Afterthought by Holly Keasey
During my residency at Malongen, I planned to begin the next stage of an on-going body of work into water-sensitive futures. The intention during the residency was to investigate how wave dynamics could be key to creating new ways to communicate.
As intended, the research included discussions with SMHI oceanographer, Lars Arneborg and collaborating with artist Nathalie Wuerth to dive into the tensions of the waves to describe feminism. Additionally though, I had dinner with researcher Charlotte Ponzelar to discuss the concept of care in pedagogy; and musician Hara Alonso and light-designer Irene Cantero to delve briefly into the waves of light and sound. I was also a guest to the Risk(U) Reading Group where we discussed the text 'Nature/Culture/Seawater' by Stefan Helmreich and I also led a rather wet and cold walk from Malongen to Hammarby Sjö before continuing to the edge of the Baltic Sea.
During my discussion with Lars Arneborg, I learnt in detail about a type of wave I have been fascinated about for awhile by not been able to fully comprehend. This wave is known as a Rossby Wave named after the Swedish meteorologist Carl-Gustaf Rossby. These waves are caused by the perpetual spinning of the Earth on its own axis and act differently depending on how far a water body is from the Earth's equator. I am still unsure how Rossby waves will come into my work, but there is something about the vast amount of waves beyond the surface waves we typically think of, that I am drawn to. During this discussion, I also shared with Lars the work that is being done in other sectors but that looks to the oceans as a conceptual framing, such as Wet Ontologies and hydrofeminism. I was surprised to discover that oceanographers aren't aware of these concepts even though they are the experts in how physical waves act in the world. I hope to continue to work with Lars more to look into how his knowledge on physical waves dynamics can help expand these concepts of thinking with water, but to also explore what would happen if these sectors were to meet and if there are ways to think with water that also assist us to live with water differently.
This approach links to the text that I chose for the reading group. Although it was a very dense text with a lot of anthropological references that were not suited to everyone, I still think it led to fruitful discussions such as if culture is land-based (as it comes from 'to cultivate') what are water-based art practices if not culture? And to ensure artists working with environment through metaphor, also reflect on how such uses impacts how we treat the environment itself. This theme continued slightly into the walk to the Baltic Sea as we stopped at a variety of points to reflect on how different types of physical, social, emotional and historical waves appear throughout the city and our ways of thinking about the world.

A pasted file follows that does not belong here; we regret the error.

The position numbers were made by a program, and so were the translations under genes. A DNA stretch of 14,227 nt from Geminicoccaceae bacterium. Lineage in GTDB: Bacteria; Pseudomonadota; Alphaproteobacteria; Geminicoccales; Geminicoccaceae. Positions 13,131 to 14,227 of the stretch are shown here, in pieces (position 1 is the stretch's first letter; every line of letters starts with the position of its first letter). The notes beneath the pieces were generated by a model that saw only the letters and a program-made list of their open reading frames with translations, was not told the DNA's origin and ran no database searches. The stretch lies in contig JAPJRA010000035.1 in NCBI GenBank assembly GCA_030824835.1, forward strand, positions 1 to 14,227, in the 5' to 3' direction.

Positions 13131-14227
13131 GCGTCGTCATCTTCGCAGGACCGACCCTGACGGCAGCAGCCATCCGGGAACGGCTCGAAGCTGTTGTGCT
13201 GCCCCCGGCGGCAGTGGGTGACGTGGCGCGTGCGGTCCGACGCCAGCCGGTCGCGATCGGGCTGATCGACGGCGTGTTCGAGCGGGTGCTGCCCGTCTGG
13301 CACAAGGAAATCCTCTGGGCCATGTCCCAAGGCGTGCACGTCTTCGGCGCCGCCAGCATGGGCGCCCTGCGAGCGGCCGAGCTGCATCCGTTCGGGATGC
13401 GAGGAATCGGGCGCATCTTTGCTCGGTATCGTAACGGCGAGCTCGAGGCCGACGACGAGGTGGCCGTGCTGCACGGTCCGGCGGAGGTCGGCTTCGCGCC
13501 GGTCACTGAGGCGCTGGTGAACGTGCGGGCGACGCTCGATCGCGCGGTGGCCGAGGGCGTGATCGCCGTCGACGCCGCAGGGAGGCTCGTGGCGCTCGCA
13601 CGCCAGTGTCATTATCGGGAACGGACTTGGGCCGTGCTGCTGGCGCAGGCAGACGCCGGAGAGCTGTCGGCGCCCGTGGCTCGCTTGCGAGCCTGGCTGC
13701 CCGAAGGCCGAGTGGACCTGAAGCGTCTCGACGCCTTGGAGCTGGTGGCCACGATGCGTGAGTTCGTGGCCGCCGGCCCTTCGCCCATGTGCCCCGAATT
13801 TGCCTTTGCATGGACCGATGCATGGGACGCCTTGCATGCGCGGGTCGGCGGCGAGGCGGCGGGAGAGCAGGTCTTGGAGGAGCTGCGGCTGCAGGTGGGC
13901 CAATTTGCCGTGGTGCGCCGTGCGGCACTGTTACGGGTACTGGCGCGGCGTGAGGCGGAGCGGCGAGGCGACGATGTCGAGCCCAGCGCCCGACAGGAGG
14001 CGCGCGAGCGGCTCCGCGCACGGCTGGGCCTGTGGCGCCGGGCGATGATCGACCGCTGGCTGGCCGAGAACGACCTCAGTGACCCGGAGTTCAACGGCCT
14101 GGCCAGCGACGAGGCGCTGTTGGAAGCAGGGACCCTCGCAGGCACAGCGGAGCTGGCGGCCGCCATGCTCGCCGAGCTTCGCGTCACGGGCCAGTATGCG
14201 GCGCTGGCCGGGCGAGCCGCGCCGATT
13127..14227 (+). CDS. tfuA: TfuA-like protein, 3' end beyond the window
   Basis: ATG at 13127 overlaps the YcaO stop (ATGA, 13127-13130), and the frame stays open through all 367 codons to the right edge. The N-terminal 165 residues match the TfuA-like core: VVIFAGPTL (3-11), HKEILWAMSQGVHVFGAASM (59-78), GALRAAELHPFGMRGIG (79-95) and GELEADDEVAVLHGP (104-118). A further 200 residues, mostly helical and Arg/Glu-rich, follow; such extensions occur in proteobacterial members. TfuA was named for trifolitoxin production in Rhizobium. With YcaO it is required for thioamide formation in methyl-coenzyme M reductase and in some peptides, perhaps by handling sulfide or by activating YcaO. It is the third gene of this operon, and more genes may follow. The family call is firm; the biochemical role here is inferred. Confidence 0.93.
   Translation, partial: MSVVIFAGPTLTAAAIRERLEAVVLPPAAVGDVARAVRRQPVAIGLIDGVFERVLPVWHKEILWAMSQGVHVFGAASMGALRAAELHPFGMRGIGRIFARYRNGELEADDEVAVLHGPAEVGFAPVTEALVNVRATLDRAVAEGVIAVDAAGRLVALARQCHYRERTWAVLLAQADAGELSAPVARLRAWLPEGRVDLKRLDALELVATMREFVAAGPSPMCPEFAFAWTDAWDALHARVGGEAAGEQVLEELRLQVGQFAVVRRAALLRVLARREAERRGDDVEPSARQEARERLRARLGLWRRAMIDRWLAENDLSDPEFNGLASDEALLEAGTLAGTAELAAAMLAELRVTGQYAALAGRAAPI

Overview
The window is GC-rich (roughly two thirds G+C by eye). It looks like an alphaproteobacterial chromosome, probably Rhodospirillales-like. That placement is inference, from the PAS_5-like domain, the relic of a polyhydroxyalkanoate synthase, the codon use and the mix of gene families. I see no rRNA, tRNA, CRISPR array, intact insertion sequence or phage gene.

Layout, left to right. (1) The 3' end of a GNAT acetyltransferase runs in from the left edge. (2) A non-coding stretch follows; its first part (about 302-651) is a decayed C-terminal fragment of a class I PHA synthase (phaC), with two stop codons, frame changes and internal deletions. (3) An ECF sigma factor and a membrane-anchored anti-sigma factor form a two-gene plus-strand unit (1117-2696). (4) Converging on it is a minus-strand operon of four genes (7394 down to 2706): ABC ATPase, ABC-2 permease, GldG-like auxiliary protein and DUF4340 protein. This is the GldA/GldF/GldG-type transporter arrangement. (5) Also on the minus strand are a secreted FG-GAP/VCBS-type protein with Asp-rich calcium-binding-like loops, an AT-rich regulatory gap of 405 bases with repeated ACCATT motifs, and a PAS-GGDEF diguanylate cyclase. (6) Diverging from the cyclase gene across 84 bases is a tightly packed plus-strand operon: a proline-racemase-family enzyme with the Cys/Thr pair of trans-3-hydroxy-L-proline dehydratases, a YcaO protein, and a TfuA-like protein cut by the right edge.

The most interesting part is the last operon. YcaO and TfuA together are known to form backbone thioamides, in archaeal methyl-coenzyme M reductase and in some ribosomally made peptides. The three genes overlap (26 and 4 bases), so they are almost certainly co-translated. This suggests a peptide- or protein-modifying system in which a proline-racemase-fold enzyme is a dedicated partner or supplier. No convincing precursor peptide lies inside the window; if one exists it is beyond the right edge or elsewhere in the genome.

Towards the end of the residency, Nathalie Wuerth joined me for four intense days of reading, discussion, drawing and formulating the base idea for a small publication. This collaboration came about after reading The Three Ecologies together in 2022 and discussing the complexities of translation in regards to environmental poetics and new conceptual terminologies. Especially when the terminologies to be translated also propose a new relation to the things in the world which these terms are originally borrowed from. Over the four days, we read parts of texts by S. Helmreich including the Gender of Waves and Wave theory – Social Theory; the 1968 article by Martha Weinman Lear, What do these women want? The Second Feminist Wave, which is referenced as the initial use of waves to describe feminism; Andrew Goffey's text Guattari, Transversality and the Experimental Semiotics of the Untranslatable; Hydrofeminism: Or on Becoming a Body of Water by Astrida Neimanis; and the summaries of Virginia Woolf's The Waves and Three Guineas. In amongst all this reading, Nathalie and I debated the function of waves when used as a metaphor, but also if the over-use of the wave to describe social phenomena means to that it holds a potential to become something else.
We concluded our residency with a plan to make a small publication called The Waves of Hydrofeminism. The intention for the publication will be to investigate if the wave as a metaphor can become something else, especially if we understand it as a figure rather than a metaphor. This thinking will be situated in the ideas of hydrofeminism whilst speculating what happens to the waves of feminism when feminism becomes water-based. We hope to produce this publication by the end of June 2023.
Overall, this residency was extremely beneficial to my practice as it allowed me to practice in the way that is most conducive to me producing new artworks. And this is to see researching as a creative process in and of itself, and this method works best when I am able to let my curiosity lead rather than the anxiety of knowing that the research must lead to a prescribe material form. I haven't managed to make space for myself to practice in this way for several years, so the residency left me with a sense of relief, energy and hope which I, as an artist, really needed at this time. The residency also allowed me to establish a framework for collaborating that focused on a topic central to my own practice, rather than collaborating in a way that always begins from being extremely open to what other wish to produce work about. This was a welcomed changed for me and something that the intention of Risk(U) facilitated.